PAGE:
From dirty socks to plastic toys, puppies put nearly everything in their mouths. In fact, clueless puppies can chew up and swallow dangerous foreign objects or even—God forbid—poisonous toxins like antifreeze, poisonous houseplants, and forbidden people food. When your puppy eats something dangerous, inducing vomiting may be the first step in saving its life. Yet, not all situations warrant this drastic measure. For this reason, it's just as important to know when you should NOT induce vomiting as it is to know how to do it.
When to Induce Vomiting
It takes time for swallowed poisons to be fully absorbed into a puppy’s system. If it ate something like grapes (a toxic food for dogs) or swallowed a corrosive poison, it may be time to take action, but only if it is not showing symptoms. Some poisons cause symptoms in as little as twenty minutes after swallowing, or it could take a couple of hours or days for you to notice a problem. Still, the quicker you can get the toxin out of its digestive tract, the less that will be absorbed into its system.
Say it swallows a foreign object like a rock, toy, or holiday ornament and you get to it fast. Making your puppy throw it up may be the best course to take, as the item won’t move from the tummy into the intestines right away, giving you time to rid the problem. And even if you don’t witness the dirty deed, but find suspicious evidence like a gnawed plant, chocolate candy wrappers, or an open bottle of pills, it may be a good idea to get your puppy to purge.
When NOT to Induce Vomiting
Some swallowed objects and poisons are just as dangerous coming back up as they are going down. Sharp objects like pins, tacks, shards of glass or plastic, screws, needles, hooks from Christmas ornaments, or other pointy items can cut your pet's insides. Metal objects, such as coins, can cause zinc toxicity. And puppies that swallow a battery may develop lead poisoning if it's left inside too long. Don’t wait for sharp, toxic items to pass through its system. A vet needs to surgically remove these culprits. Take your puppy to your emergency room immediately.
Other fluid-like items may cause burns or further damage if they come back up. Do not induce vomiting if it swallowed acids (like bleach or drain cleaner), alkali liquids (like ammonia or laundry detergent), motor oil or gas, paint or paint thinner, or any toxic houseplant. Instead, place a call to your vet immediately.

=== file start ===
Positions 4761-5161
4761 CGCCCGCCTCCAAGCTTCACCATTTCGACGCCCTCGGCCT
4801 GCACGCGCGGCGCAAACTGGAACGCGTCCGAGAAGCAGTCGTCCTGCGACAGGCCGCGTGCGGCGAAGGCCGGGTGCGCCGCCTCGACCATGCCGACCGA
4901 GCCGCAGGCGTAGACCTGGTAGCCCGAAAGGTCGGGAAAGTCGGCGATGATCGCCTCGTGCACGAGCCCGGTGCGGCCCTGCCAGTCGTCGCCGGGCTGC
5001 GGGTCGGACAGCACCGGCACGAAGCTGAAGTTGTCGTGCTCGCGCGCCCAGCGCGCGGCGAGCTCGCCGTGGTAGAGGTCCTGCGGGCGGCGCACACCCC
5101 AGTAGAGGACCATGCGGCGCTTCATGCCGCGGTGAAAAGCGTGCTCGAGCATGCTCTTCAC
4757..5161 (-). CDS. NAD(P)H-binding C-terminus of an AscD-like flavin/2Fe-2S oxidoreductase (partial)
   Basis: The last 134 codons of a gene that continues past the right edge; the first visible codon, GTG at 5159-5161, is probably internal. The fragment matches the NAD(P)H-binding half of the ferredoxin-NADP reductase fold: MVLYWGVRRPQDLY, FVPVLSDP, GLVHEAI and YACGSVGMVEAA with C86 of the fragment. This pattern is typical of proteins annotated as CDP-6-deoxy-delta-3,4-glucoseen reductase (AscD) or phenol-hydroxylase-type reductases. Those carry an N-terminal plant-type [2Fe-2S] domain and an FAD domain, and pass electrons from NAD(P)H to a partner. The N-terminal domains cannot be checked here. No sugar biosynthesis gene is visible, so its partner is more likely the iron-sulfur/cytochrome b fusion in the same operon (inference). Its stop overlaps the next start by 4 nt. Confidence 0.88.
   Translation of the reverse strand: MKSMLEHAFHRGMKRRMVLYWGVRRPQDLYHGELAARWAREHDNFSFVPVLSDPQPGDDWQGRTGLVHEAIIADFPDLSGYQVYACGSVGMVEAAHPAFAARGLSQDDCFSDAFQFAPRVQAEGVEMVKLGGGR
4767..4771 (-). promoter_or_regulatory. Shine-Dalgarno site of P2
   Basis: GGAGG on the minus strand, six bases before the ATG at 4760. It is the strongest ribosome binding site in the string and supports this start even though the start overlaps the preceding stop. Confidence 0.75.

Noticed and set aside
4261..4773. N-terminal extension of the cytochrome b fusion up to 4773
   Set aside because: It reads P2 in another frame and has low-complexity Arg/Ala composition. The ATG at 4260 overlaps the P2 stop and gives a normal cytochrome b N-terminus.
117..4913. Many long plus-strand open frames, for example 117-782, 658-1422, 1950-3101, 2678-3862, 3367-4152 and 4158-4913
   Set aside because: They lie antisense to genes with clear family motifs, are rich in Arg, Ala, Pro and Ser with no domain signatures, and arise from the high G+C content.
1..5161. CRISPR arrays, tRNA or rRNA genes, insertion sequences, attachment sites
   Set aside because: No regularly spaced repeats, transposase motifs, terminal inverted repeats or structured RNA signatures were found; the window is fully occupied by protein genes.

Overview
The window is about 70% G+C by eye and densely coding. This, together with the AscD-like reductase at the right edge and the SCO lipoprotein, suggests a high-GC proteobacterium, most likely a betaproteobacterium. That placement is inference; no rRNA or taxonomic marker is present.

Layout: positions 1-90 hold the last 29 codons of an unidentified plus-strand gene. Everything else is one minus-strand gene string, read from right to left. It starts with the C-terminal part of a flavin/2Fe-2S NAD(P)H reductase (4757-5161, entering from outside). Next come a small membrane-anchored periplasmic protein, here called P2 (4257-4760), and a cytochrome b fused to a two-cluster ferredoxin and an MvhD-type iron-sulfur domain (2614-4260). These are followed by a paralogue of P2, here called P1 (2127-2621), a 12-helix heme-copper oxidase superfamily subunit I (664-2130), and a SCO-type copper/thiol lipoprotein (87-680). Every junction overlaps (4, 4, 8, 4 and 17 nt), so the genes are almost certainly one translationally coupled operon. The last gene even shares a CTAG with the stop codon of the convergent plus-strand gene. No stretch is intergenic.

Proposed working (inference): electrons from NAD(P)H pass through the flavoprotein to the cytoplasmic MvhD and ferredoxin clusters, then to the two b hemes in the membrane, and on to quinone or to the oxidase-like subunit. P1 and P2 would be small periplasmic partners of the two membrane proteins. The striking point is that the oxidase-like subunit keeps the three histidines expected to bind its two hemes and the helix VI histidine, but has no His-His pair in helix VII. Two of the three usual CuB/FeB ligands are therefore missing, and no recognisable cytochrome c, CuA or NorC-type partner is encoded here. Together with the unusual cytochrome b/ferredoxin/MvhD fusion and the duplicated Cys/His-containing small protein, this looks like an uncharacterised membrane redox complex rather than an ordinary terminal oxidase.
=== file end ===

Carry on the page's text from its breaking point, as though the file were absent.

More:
How to Induce Vomiting
First and foremost, make a call to your vet. It’s always best to check with a professional before you induce vomiting. Then, if your vet says it's safe and your puppy is alert, it's go-time. You can induce vomiting in a puppy up to an hour after it ingests a foreign substance or object, but the sooner, the better. Do note, however, that it can be dangerous to induce vomiting if the pup acts dizzy, seems depressed, or falls unconscious. If this is the case, it can inhale the material on its way up and suffocate.
To induce vomiting, first, serve the poisoned pup a small amount of food. Remember, you’re not rewarding it for eating spilled paint thinner, but diluting the poison with food helps delay its absorption. For solid objects, food may also act as padding and lube when the item comes back up. Plus, it can be tough to get a puppy to upchuck if its tummy is too empty.
Next, give your puppy 3 percent hydrogen peroxide with an eyedropper or plastic syringe (without a needle). A squirt gun or turkey baster also works well in this instance. The peroxide will tastes nasty and foam. This combination usually prompts puppies to vomit in about five minutes. You can repeat this dose two or three times, with five minutes in between each dose.
Syrup of Ipecac is another effective vomit inducer for dogs. Ipecac takes longer to work than hydrogen peroxide, though, and the dose should only be given once. Give one teaspoon for dogs less than 35 pounds and up to a tablespoon for larger dogs.
If you don't have hydrogen peroxide or Ipecac on hand, try giving your pup table salt one teaspoonful at a time for little pups or one tablespoonful at a time for adult-size pups. Salt prompts a dryness on the back of the puppy’s tongue, which can sometimes force it to purge. Repeat each dose in three minutes intervals if the first dose doesn’t work.
After your pet has emptied its stomach, call your vet. A vet may want you to bring your pup in, along with a sample of the vomit. A vet can analyze the poison and offer an antidote or other follow-up measures to be sure your puppy survives.
The best way to deal with problem poisons or dangerous items is to prevent the problem from happening in the first place. Place child-proof locks on cupboards, keep sweet candy and pills out of reach, and puppy proof holiday decorations to keep your baby dog safe.